(First posted in another blog on 7 February 2008)
I was about 6 years old when I first ‘discovered’ a talent for drawing. Creativity probably ran in the family. My maternal grandmother was an excellent dressmaker and cook. Grandpa, her husband, had beautiful penmanship and was very particular with the clothes he wore. His brother, my great uncle, was a talented ceramic artist who had his own studio.
One of my first pencil drawings was a profile of a woman with big eyes and nose. I remember showing it to grandma who seemed pleased with what I did. That drawing will eventually be followed by a series of still life sketches of houses, flower pots, and even sunrises executed in colored pencils and crayons.
Thinking that I’d pursue a career in Fine Arts, I joined art contests in school to hone my talent. One such contest took place in Grade 4. My still life entry worn third place. Of course I was as excited as the other winners! It didn’t matter that my prize was a desk organizer made of flat wooden sticks (like those from an ice lolly). Unfortunately, I gave it away when I started looking at things with my eyes instead of my heart. It was the first and last time I won something for my drawing efforts.
High school came and I developed some interest in sewing. My grandmother patiently taught me the basics, and I quickly learned the ropes. I also became a perfectionist. I was quick to take apart stitches that were out of line. Grandmother chided me in vain for being so nit-picky. It turned out not only did I inherit her love for sewing, but I also got that habit from her.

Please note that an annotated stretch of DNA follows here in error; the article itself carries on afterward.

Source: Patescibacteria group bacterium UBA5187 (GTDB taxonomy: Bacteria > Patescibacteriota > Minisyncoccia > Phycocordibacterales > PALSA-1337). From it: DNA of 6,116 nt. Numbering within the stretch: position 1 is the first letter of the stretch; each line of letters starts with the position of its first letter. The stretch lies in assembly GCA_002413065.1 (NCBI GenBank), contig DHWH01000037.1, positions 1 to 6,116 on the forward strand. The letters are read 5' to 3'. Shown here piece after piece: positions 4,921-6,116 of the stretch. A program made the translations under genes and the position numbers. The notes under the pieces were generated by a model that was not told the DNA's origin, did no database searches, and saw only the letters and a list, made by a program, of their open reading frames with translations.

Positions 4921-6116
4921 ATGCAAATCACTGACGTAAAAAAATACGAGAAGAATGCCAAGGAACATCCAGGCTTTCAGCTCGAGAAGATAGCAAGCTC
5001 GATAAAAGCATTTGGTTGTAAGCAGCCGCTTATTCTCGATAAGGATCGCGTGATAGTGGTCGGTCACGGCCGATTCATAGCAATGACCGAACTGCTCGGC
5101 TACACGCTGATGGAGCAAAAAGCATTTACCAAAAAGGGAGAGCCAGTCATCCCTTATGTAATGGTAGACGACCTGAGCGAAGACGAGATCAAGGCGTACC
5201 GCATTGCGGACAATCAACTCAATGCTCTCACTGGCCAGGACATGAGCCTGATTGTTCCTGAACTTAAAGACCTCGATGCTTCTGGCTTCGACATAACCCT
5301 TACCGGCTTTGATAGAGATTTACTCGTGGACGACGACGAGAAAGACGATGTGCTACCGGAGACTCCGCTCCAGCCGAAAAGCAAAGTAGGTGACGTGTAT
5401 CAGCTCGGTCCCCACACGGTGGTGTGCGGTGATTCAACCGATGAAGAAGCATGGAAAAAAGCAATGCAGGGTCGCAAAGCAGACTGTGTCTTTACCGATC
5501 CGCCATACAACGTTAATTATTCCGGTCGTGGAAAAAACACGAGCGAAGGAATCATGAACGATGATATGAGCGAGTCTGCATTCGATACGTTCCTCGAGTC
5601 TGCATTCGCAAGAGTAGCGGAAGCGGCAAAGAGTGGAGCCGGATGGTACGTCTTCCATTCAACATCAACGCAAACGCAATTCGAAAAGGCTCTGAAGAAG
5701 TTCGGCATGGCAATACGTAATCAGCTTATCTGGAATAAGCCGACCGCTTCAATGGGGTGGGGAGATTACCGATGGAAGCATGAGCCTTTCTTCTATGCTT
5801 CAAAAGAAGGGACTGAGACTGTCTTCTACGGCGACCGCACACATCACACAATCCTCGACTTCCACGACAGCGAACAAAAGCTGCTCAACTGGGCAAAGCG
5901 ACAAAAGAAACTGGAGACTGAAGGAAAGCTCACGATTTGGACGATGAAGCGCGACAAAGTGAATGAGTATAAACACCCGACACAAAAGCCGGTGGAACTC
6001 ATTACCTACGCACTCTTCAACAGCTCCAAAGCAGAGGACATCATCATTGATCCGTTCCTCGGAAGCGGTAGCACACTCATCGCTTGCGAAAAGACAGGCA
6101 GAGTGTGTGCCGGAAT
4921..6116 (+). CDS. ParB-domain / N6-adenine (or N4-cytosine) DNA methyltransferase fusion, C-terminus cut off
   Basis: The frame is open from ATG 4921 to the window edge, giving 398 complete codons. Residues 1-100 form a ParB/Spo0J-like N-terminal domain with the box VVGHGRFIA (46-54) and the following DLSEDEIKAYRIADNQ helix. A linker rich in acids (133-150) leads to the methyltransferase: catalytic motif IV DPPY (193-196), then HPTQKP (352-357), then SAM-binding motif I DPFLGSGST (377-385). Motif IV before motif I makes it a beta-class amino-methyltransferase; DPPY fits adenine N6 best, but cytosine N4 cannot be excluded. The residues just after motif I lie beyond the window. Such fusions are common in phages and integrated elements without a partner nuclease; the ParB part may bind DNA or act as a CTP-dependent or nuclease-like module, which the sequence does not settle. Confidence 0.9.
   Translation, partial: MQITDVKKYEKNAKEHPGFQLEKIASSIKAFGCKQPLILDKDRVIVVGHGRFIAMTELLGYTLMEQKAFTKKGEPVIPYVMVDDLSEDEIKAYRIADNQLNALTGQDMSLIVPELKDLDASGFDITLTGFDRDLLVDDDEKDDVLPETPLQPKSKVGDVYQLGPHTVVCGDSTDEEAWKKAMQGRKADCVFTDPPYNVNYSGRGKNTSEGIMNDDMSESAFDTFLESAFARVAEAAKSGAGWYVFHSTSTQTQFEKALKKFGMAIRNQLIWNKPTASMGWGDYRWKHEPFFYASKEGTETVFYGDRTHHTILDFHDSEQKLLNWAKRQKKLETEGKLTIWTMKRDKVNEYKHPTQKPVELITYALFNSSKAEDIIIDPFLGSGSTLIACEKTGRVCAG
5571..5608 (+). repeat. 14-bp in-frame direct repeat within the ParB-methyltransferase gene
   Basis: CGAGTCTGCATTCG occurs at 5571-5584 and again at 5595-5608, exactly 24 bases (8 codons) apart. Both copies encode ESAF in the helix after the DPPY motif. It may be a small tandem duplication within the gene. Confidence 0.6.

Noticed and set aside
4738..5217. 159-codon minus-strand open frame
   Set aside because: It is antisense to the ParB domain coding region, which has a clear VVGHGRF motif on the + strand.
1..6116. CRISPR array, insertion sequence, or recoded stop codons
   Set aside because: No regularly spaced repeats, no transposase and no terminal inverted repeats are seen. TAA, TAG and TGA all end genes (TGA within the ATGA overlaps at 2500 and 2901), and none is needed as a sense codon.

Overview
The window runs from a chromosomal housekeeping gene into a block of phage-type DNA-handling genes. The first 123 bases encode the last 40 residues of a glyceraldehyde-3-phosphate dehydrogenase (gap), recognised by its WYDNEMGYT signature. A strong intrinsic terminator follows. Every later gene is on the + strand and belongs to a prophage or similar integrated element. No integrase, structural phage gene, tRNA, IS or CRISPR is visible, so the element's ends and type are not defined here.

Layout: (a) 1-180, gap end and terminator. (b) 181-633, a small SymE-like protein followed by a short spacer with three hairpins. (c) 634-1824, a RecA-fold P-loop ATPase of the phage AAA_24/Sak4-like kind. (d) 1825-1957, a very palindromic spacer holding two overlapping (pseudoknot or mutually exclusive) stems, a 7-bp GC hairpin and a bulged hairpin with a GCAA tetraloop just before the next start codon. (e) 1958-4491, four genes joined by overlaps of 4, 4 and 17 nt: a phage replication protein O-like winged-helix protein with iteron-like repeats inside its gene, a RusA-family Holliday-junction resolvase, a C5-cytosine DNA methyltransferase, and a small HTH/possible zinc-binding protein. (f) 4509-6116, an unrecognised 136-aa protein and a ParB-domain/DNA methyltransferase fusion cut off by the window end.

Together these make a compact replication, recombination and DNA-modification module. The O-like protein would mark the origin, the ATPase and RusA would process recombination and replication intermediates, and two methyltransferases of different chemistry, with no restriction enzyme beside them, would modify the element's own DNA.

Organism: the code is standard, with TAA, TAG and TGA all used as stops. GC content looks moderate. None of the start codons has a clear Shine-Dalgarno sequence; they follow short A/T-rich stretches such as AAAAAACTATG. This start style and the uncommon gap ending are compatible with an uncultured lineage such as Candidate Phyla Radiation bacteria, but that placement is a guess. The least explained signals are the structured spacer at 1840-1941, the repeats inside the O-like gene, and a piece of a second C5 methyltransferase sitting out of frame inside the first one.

In sophomore year in college, I sewed together scraps of cloth to cover an ordinary looking binder. I embellished the front cover with a puffy pink heart and cross-stitched my initial on it. The binder’s paper dividers were replaced with satin ribbons adorned with bells at the end. In hindsight, I think that was over-the-top crafting! Then again, when you’re young, nothing’s too much.
Years after college, I continued to sew small items: fabric bags, drawstring pouches, vanity kits, and cloth-covered picture frames which I had consigned to a friend who owned a store. It never occurred to me to sell or join craft shows because by then, I had fallen in like with corporate life.
It was sometime during those years that I saw a magazine demonstration of how to make a rose-covered topiary. “How pretty,” I thought. I want to do that and I did! I bought a Styrofoam ball, enough satin rosebuds to cover the ball, and a handy glue gun. I gathered a bunch of twigs from the garden to make the topiary’s skinny trunk. The magazine has fallen apart and been given away, but I can still make those topiaries from memory.
After topiaries, pomanders, and other items involving dried flowers, I turned my attention to fancy gift-wrapping and more recently, simple beaded projects.
Clearly, I’m hardly an expert in one crafting area save for making sewn or beaded items I can easily tuck into a letter. But that’s okay. I really want my experiences to be varied and colorful. That’s what makes life interesting.
To this day, I still don’t sell what I make. For now, I just want a little corner for the things I create, the stuff I collect from travels, and a space for the craft books and magazines I read. If we can share a cuppa in that corner, I wouldn’t mind doing that, too.
Cheers to things hand-made with love!